When they appeared, fully armed, on the national scene, the self-appointed border vigilantes known as Minutemen had no greater ally in the news media than the right-wing Washington Times newspaper. Today, with media attention shifted elsewhere and a new Congress less friendly to the anti-immigrant fringe, the Minuteman Civil Defense Corps probably wishes the paper would just leave it alone.
Back in July, Times reporter Jerry Seper – who had spent many months writing glowing articles about the anti-immigrant group – wrote an article suggesting financial mismanagement by the organization’s leadership:
Many of the group’s most active members say they have no idea how much money has been collected as part of its effort to stop illegal entry — primarily along the U.S.-Mexico border, what it has been spent on or why it has been funneled through a Virginia-based charity headed by conservative Alan Keyes. Several of the group’s top lieutenants have either quit or are threatening to do so, saying requests to Minuteman President Chris Simcox for a financial accounting have been ignored. …
Critics said vast sums of money are being collected to build what has been described as an Israeli-style fence to keep out illegal aliens, but all that has been constructed is three miles of a five-strand barb-wired range fence on 2-inch metal poles. One former Minuteman volunteer said the fence “wouldn’t stop a tricycle.”
Simcox promised an audit and lashed back at “those who have tried to destroy this organization,” who he said were racists who had been purged from the group.
Seper followed-up with another article in August, finding the trail of donations still a mystery, and in October, Seper noted that much of the money raised for campaigns on behalf of congressional candidates by the Minuteman PAC was going to private companies associated with Alan Keyes. Simcox reacted angrily, telling Seper, “You obviously need to learn more about how PACs work and the FEC requirements. Many of your questions don’t make sense and show your lack of understanding,” he said. “Thanks for the heads up on what will no doubt be your next hit piece on the MCDC movement. Who put you up to this, Karl Rove and Bush?”
Today, Seper examines the Minuteman Civil Defense Corps’ newly-filed IRS form for 2005, and finds that not only did the group raise only $418,000 – far less than the $1.6 million it claimed – but it did not spend the $196,000 it claimed it did on outfitting its volunteers during its “border vigils”:
The Minuteman Civil Defense Corps, under fire for a lack of financial accountability, spent nearly $450,000 last year for volunteers to patrol the U.S.-Mexico border — about $31,000 more than it collected in donations and registration fees — according to a report released yesterday.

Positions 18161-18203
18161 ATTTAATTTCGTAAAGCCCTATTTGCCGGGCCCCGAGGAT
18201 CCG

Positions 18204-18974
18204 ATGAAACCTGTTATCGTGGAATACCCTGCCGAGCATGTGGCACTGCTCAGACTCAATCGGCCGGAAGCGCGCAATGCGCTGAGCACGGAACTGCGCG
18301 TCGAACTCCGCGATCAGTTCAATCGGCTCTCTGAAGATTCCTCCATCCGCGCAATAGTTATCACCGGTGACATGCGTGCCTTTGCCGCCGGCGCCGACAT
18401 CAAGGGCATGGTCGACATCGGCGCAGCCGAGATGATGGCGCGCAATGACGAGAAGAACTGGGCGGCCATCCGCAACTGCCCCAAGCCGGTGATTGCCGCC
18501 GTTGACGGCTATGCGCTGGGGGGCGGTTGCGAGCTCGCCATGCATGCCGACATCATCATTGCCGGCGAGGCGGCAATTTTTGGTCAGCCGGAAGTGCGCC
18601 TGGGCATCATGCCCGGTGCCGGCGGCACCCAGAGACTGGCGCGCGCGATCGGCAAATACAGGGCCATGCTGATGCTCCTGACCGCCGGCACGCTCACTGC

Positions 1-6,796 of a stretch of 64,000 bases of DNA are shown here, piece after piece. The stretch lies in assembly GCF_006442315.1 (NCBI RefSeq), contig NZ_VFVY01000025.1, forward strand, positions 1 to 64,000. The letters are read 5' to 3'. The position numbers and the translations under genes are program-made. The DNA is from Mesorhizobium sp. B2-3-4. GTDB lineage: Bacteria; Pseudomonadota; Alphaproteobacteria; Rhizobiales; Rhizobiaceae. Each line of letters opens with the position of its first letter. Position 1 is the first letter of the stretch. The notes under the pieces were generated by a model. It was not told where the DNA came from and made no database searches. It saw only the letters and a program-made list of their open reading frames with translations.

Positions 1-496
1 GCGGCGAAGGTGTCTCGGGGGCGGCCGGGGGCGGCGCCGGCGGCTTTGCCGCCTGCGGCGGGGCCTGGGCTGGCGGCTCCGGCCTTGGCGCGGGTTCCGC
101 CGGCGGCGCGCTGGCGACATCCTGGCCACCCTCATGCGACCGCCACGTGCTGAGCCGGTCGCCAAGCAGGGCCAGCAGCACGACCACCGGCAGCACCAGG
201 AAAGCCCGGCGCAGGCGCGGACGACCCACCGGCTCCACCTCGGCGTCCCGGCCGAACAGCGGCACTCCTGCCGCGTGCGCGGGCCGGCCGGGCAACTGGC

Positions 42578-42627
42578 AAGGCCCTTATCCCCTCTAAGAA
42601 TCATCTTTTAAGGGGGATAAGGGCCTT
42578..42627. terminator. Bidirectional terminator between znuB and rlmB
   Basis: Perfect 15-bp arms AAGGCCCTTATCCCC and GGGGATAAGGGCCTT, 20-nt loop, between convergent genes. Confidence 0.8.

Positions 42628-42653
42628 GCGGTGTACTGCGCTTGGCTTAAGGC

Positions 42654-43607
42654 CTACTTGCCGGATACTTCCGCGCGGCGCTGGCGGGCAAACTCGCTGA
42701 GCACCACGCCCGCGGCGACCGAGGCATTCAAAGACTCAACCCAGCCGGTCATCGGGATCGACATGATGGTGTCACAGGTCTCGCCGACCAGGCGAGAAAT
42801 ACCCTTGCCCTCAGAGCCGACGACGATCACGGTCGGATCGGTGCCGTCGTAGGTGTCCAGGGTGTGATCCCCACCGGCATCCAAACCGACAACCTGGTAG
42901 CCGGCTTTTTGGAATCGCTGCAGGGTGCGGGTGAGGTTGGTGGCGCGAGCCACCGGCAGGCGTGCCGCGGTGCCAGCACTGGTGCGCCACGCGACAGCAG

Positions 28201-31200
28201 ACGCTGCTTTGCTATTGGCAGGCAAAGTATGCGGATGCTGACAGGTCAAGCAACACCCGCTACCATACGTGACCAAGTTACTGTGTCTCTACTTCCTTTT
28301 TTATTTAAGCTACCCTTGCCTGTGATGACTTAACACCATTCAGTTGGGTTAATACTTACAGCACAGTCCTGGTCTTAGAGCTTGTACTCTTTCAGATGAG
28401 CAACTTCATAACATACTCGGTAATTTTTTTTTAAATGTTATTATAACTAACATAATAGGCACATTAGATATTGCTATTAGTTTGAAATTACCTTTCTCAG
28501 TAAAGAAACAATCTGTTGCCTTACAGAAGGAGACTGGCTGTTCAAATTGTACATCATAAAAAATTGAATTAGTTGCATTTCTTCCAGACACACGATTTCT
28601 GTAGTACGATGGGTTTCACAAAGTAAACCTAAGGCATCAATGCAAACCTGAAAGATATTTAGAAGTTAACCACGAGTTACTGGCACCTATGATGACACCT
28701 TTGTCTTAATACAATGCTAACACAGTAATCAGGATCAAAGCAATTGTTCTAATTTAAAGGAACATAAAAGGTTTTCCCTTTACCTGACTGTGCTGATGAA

The organization’s first Internal Revenue Service Form 990 filing as a 501(c)4 tax-exempt charitable trust showed nearly $285,000 in MCDC contributions, or roughly 63 percent, were used to pay for program management and operating expenses, such as travel expenditures, salaries, educational materials and office expenses. Another $145,000, about 32 percent, went for MCDC’s fundraising programs.
According to the report, about $20,000, or 5 percent, was spent on field supplies, meals, fuel and background checks for the claimed 8,500 Minuteman volunteers, who last year staffed observation posts at selected points along the Mexican border from California to Texas in April and October.
Simcox, who in October suggested Seper’s inquiries reflected a “lack of understanding” about non-profit accounting, portrayed the disclosure of the 990 form as a one-time, magnanimous gesture representing the group’s transparency:
MCDC officials declined to discuss the Form 990 report with The Washington Times, but Mr. Simcox said in a statement posted on the organization’s Web site, “We are releasing our organizational IRS Form 990 and the additional audited financial statements on deadline, as promised, when promised.”
He also said that the group’s board of directors, which he heads, had decided that “this year and this year only” it would make public the organization’s financial statements — citing what he called “outright malicious lies about the status of MCDC finances.”
But as those in the non-profit world know, organizations are required by law to give their 990 filing to anybody who asks. As for the independent audit, the part released on the group’s web site merely reiterates the totals listed in the 990 – including $174,000 in unspecified “professional services.” (The five-page summary helpfully specifies that “The accompanying notes” – not included on the web site – “are an integral part of this financial statement.”) The auditors say their job is to certify that the group’s statements are “free of material misstatement” – but it does not make any claims about material mismanagement.